Colorado Mulling Tobacco Ban Expansion For Children
DENVER (AP) – Alarmed that current tobacco law doesn’t adequately keep nicotine out of the hands of kids, a Colorado Senate committee voted Wednesday to expand the definition of tobacco products that are off-limits to minors.
The bill, approved 5-2 in the Senate Health and Human Services Committee, would ban any devices or products that deliver nicotine, not just devices that deliver tobacco. Colorado already bans electronic cigarettes for minors, though Democratic sponsors say the law needs further clarification to ban any nicotine-delivery device.
“This bill would assist local governments in keeping all nicotine devices out of the hands of minors,” said Donna Viverette of the Colorado Association of Local Public Health Officials.
But the bill prompted a lively debate because the nicotine candies and mints handed out to lawmakers are already illegal to sell to minors. Republicans wondered how the legal clarification would make a difference.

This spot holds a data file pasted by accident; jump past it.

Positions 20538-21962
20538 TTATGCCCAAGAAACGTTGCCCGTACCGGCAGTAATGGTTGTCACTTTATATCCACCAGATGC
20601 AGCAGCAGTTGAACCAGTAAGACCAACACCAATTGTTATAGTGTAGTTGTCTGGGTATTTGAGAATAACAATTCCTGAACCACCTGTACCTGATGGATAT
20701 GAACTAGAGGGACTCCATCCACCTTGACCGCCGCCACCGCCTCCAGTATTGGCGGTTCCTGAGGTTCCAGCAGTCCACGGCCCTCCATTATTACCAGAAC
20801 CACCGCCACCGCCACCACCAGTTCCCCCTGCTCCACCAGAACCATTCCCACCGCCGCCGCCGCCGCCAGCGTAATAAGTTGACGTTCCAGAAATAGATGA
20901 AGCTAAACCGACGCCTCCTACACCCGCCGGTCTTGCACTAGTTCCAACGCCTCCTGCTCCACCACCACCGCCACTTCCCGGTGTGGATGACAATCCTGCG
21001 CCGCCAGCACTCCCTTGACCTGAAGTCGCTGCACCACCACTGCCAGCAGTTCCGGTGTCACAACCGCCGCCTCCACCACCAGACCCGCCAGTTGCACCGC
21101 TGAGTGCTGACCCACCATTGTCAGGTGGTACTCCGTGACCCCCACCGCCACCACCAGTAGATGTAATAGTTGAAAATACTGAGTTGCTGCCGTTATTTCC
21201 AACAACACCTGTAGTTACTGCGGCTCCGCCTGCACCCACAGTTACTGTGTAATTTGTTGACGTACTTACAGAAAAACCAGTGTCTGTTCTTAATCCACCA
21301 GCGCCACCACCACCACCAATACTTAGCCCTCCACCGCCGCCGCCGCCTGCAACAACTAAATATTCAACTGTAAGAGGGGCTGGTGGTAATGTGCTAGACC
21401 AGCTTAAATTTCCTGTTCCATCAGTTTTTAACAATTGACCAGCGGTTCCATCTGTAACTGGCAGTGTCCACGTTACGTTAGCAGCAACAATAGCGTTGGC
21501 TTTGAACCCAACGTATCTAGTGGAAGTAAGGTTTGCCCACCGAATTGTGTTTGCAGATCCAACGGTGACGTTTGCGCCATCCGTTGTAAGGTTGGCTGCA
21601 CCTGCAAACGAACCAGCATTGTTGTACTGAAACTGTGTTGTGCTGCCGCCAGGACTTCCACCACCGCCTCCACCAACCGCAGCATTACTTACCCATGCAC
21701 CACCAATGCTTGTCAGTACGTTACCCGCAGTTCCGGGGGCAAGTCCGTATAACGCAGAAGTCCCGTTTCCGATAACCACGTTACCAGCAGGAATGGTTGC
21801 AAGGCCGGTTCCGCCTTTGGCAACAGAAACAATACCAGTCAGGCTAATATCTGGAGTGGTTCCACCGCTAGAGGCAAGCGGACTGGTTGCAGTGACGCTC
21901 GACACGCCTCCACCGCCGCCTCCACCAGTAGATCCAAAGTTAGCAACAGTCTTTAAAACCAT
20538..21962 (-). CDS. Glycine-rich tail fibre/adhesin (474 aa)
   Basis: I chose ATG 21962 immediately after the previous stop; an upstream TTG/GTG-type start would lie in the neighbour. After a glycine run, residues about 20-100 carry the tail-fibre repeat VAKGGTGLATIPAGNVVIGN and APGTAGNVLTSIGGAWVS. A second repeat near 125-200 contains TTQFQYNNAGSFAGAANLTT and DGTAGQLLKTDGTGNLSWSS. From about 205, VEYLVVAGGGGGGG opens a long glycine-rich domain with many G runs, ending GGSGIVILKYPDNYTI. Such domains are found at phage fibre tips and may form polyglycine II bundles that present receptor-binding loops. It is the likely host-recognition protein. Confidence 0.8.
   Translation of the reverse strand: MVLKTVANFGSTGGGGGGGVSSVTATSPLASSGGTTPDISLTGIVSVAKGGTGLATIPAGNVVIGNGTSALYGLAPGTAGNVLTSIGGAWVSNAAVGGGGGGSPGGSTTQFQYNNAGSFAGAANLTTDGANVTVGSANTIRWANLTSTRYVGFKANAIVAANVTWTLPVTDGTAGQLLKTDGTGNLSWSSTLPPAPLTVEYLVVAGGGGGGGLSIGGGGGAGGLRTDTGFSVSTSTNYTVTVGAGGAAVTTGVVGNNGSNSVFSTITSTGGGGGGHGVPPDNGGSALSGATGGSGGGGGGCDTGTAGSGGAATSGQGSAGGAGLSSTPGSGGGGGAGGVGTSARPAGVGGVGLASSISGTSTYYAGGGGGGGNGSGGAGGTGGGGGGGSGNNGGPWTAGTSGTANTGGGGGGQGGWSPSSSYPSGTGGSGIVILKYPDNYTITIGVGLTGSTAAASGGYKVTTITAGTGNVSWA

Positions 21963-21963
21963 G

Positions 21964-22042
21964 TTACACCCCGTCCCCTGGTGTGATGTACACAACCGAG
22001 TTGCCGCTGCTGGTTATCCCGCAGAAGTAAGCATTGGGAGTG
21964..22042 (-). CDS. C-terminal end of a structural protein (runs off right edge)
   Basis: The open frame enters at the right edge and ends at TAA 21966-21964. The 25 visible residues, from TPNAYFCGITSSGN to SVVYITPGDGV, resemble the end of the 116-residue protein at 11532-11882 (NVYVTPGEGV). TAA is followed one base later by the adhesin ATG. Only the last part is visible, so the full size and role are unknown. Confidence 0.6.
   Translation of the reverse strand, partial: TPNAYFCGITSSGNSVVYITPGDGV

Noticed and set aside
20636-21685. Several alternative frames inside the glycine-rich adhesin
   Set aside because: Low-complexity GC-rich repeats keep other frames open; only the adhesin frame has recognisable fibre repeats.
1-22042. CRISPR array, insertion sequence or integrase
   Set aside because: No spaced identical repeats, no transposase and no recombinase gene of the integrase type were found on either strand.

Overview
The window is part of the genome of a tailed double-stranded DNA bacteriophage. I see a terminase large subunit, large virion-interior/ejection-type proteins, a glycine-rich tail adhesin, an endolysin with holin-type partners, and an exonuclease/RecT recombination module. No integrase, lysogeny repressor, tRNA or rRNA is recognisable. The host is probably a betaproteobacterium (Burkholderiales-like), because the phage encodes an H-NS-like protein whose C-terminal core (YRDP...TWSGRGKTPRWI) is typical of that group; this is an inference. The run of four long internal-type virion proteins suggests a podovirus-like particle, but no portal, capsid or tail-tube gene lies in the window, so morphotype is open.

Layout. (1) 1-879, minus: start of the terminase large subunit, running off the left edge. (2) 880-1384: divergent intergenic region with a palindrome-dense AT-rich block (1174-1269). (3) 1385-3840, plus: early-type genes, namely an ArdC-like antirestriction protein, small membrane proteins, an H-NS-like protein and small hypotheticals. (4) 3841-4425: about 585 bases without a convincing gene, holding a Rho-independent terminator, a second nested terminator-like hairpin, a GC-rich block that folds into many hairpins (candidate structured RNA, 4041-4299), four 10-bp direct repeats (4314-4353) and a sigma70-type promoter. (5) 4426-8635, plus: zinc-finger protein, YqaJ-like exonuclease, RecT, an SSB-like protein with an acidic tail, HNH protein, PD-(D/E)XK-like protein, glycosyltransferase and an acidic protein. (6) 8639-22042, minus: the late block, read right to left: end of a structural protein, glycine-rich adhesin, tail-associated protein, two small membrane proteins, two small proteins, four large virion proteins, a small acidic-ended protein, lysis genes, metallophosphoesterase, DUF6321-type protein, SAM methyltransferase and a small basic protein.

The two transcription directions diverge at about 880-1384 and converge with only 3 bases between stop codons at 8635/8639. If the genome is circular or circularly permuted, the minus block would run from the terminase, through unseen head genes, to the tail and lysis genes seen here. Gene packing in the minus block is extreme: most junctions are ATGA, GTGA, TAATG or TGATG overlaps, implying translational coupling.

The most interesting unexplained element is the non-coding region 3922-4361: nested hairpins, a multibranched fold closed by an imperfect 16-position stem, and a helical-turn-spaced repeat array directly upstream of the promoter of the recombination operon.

“This bill, seems to me, is already taken care of,” said Sen. Larry Crowder, R-Alamosa.
But Democrats who favored the bill said the clarification is needed to anticipate new products that might deliver nicotine but not tobacco.
“We need to shed more light on this issue and make it clear, because I think it is not clear to the American public,” said Sen. Jeanne Nicholson, D-Black Hawk.
Smoking cessation products would still be allowed, as long as the gums or patches have federal approval for use as cessation aids. Still, Republicans fretted that the bill could inadvertently ban innocuous items, such as a soda can modified by teenagers to use as a smoking device.
“Does this open up a can of worms?” said Sen. Owen Hill, R-Colorado Springs.
A lobbyist for convenience stores backed the measure, saying it could help prevent confusion by retailers.
“It’s very easy to determine what a tobacco product is. It’s a lot harder to determine what a nicotine-delivery product is,” said Grier Bailey of the Colorado Wyoming Petroleum Marketers Association.
The bill now awaits a vote by the full Senate.
LINK: Senate Bill 18
- By Kristen Wyatt, AP Writer
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